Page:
15. Role of a Water Network around the Mn4CaO5 Cluster in Photosynthetic Water Oxidation: A Fourier Transform Infrared Spectroscopy and Quantum Mechanics/Molecular Mechanics Calculation Study.

    PubMed

    Nakamura, Shin; Ota, Kai; Shibuya, Yuichi; Noguchi, Takumi

    2016-01-26

    Photosynthetic water oxidation takes place at the Mn4CaO5 cluster in photosystem II. Around the Mn4CaO5 cluster, a hydrogen bond network is formed by several water molecules, including four water ligands. To clarify the role of this water network in the mechanism of water oxidation, we investigated the effects of the removal of Ca(2+) and substitution with metal ions on the vibrations of water molecules coupled to the Mn4CaO5 cluster by means of Fourier transform infrared (FTIR) difference spectroscopy and quantum mechanics/molecular mechanics (QM/MM) calculations. The OH stretching vibrations of nine water molecules forming a network between D1-D61 and YZ were calculated using the QM/MM method. On the the calculated normal modes, a broad positive feature at 3200-2500 cm(-1) in an S2-minus-S1 FTIR spectrum was attributed to the vibrations of strongly hydrogen-bonded OH bonds of water involving the vibrations of water ligands to a Mn ion and the in-phase coupled vibration of a water network connected to YZ, while bands in the 3700-3500 cm(-1) region were assigned to the coupled vibrations of weakly hydrogen-bonded OH bonds of water. All the water bands were lost upon Ca(2+) depletion and Ba(2+) substitution, which inhibit the S2 → S3 transition, indicating that a solid water network was broken by these treatments. By contrast, Sr(2+) substitution slightly altered the water bands around 3600 cm(-1), reflecting minor modification in water interactions, consistent with the retention of water oxidation activity with a decreased efficiency. These results suggest that the water network around the Mn4CaO5 cluster plays an essential role in the water oxidation mechanism particularly in a concerted process of proton transfer and water insertion during the S2 → S3 transition. PMID:26716470

  16. A Systematic Review of the Mysterious Caterpillar Fungus Ophiocordyceps sinensis in Dong-ChongXiaCao (冬蟲夏草 Dōng Chóng Xià Cǎo) and Related Bioactive Ingredients

    PubMed Central

    Lo, Hui-Chen; Hsieh, Chienyan; Lin, Fang-Yi; Hsu, Tai-Hao

    2013-01-01

    The caterpillar fungus Ophiocordyceps sinensis (syn.† Cordyceps sinensis), which was originally used in traditional Tibetan and Chinese medicine, is called either “yartsa gunbu” or “DongChongXiaCao (冬蟲夏草 Dōng Chóng Xià Cǎo)” (“winter worm-summer grass”), respectively. The extremely high price of DongChongXiaCao, approximately USD $20,000 to 40,000 per kg, has led to it being regarded as “soft gold” in China. The multi-fungi hypothesis has been proposed for DongChongXiaCao; however, Hirsutella sinensis is the anamorph of O. sinensis. In Chinese, the meaning of “DongChongXiaCao” is different for O. sinensis, Cordyceps spp.,‡ and Cordyceps spƒ. Over 30 bioactivities, such as immunomodulatory, antitumor, anti-inflammatory, and antioxidant activities, have been reported for wild DongChongXiaCao and for the mycelia and culture supernatants of O. sinensis. These bioactivities derive from over 20 bioactive ingredients, mainly extracellular polysaccharides, intracellular polysaccharides, cordycepin, adenosine, mannitol, and sterols. Other bioactive components have been found as well, including two peptides (cordymin and myriocin), melanin, lovastatin, γ-aminobutyric acid, and cordysinins. Recently, the bioactivities of O. sinensis were described, and they include antiarteriosclerosis, antidepression, and antiosteoporosis activities, photoprotection, prevention and treatment of bowel injury, promotion of endurance capacity, and learning-memory improvement. H. sinensis has the ability to accelerate leukocyte recovery, stimulate lymphocyte proliferation, antidiabetes, and improve kidney injury. Starting January 1st, 2013, regulation will dictate that one fungus can only have one name, which will end the system of using separate names for anamorphs. The anamorph name “H. sinensis” has changed by the International Code of Nomenclature for algae, fungi, and plants to O. sinensis. PMID:24716152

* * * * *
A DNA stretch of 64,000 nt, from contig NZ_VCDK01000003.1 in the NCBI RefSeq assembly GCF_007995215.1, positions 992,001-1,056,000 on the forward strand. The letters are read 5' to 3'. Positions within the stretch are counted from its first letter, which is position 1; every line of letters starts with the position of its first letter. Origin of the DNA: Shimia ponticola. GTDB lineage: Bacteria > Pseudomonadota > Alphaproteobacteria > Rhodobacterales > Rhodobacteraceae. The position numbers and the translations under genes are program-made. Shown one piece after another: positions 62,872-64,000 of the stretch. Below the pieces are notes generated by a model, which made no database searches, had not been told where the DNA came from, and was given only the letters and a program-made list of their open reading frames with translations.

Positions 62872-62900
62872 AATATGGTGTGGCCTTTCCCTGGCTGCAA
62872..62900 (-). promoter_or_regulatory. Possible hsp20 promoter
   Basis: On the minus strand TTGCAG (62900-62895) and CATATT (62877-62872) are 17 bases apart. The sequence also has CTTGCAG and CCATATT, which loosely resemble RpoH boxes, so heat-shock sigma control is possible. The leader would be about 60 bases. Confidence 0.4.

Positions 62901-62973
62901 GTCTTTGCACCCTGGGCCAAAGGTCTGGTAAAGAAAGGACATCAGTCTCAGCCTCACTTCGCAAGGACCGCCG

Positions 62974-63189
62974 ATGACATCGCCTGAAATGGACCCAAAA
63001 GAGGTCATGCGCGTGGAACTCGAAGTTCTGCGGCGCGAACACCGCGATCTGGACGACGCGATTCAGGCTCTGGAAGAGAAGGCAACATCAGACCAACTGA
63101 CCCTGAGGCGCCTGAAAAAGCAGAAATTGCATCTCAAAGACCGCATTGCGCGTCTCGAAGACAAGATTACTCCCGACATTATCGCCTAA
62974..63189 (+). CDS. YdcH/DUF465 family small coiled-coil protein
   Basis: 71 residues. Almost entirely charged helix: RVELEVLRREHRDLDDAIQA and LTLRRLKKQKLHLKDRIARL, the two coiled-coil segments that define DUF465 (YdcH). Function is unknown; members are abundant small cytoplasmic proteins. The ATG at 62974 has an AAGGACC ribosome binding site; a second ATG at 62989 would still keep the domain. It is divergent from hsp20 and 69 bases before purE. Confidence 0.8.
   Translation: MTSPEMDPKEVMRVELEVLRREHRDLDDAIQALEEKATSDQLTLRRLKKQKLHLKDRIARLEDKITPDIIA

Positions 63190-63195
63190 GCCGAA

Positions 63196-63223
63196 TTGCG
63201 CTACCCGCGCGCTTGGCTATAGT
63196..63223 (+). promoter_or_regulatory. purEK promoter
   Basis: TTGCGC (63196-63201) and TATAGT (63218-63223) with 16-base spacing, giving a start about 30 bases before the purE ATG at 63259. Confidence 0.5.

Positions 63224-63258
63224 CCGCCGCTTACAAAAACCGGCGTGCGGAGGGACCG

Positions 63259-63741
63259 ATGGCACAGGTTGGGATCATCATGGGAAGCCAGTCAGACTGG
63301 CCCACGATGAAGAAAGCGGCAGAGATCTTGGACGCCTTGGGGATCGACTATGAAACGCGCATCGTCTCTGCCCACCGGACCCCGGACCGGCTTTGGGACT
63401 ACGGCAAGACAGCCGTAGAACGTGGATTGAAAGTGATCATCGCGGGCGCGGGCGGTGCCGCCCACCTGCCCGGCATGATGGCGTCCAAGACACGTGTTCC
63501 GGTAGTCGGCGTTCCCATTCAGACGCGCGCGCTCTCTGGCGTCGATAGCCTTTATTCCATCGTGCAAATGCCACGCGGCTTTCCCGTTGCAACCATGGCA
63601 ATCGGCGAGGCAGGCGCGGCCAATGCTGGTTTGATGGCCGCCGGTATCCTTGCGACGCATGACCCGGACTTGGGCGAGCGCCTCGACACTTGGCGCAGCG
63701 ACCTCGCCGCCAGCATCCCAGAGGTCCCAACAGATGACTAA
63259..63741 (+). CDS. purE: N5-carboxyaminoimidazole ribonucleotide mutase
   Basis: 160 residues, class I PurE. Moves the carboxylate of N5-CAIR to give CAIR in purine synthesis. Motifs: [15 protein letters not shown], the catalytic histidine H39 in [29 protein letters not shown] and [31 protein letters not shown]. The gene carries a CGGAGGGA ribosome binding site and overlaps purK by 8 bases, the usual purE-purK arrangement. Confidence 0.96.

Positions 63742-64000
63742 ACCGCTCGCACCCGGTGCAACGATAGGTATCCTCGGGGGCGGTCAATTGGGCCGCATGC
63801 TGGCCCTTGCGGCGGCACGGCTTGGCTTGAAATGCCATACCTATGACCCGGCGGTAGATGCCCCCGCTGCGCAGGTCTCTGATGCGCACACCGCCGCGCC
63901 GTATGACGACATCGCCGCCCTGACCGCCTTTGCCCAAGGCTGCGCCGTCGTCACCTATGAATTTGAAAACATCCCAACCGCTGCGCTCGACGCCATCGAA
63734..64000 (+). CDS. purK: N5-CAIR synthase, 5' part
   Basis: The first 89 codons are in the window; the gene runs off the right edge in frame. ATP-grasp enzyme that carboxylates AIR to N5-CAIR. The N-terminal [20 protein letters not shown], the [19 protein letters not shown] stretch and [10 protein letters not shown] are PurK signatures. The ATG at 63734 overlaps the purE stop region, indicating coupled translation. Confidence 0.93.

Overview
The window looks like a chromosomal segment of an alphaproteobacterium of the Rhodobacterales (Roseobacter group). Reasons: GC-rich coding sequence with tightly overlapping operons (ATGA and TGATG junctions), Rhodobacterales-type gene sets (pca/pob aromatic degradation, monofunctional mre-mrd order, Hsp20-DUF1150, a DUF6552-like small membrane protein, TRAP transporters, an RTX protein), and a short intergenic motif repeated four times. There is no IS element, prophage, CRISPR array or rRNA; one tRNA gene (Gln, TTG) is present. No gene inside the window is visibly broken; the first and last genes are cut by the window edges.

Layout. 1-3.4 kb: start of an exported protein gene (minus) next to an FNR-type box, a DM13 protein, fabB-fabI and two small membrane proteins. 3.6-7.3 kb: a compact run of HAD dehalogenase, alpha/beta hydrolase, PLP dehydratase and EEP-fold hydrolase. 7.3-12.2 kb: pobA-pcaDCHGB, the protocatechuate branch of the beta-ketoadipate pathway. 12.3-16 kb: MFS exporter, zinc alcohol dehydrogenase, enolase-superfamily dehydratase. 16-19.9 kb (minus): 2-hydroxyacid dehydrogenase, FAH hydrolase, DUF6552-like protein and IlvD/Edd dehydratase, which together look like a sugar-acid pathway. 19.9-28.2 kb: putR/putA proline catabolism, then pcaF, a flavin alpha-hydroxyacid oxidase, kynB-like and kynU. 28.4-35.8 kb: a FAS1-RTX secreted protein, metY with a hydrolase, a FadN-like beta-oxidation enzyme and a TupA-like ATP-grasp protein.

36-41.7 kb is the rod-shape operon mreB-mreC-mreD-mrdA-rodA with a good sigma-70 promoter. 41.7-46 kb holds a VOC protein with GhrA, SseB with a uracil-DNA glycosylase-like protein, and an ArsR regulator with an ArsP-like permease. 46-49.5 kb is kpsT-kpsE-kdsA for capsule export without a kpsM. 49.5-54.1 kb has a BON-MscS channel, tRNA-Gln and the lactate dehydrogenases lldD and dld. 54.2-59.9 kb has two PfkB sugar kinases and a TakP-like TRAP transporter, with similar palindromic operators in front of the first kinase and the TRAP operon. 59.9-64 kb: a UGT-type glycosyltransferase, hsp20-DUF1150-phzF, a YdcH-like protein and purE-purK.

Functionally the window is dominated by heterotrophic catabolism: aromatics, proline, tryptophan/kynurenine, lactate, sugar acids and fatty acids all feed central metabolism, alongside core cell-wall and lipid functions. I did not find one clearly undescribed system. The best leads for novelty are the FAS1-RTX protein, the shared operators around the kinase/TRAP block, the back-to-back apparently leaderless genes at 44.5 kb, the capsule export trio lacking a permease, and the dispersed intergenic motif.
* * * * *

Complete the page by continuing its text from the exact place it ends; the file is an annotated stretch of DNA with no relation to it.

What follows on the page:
17. First-principles calculation of the 17O NMR parameters in Ca oxide and Ca aluminosilicates: the partially covalent nature of the Ca-O bond, a challenge for density functional theory.

    PubMed

    Profeta, Mickal; Benoit, Magali; Mauri, Francesco; Pickard, Chris J

    2004-10-01

    We apply density functional theory (DFT) to the calculation of the (17)O NMR parameters in Ca and Mg oxides and aluminosilicates. We study the accuracy of the Perdew, Burke, and Ernzerhof (PBE) generalized-gradient approximation to DFT in the description of these systems and the origin of the experimentally observed large dependence of the (17)O chemical shift on the alkaline earth ion. We find that (i) the partially covalent nature of the Ca-O bond has a huge impact on the O chemical shifts. The Ca-O covalence alone explains why in Ca oxides and aluminosilicates the (17)O chemical shifts are much more deshielded than those of the corresponding Mg compounds. (ii) The Ca-O covalence is overestimated by the PBE functional. Thus PBE-DFT is not able to reproduce the measured (17)O NMR parameters in Ca oxide and Ca aluminosilicates. (iii) It is possible to correct for the PBE-DFT deficiency in a simple and transferable way and to predict very accurate (17)O NMR parameters. Such accuracy allows us to assign the (17)O NMR spectra of two important model systems: the grossite aluminate (CaAl(4)O(7)) and the wollastonite (CaSiO(3)) silicate. PMID:15453796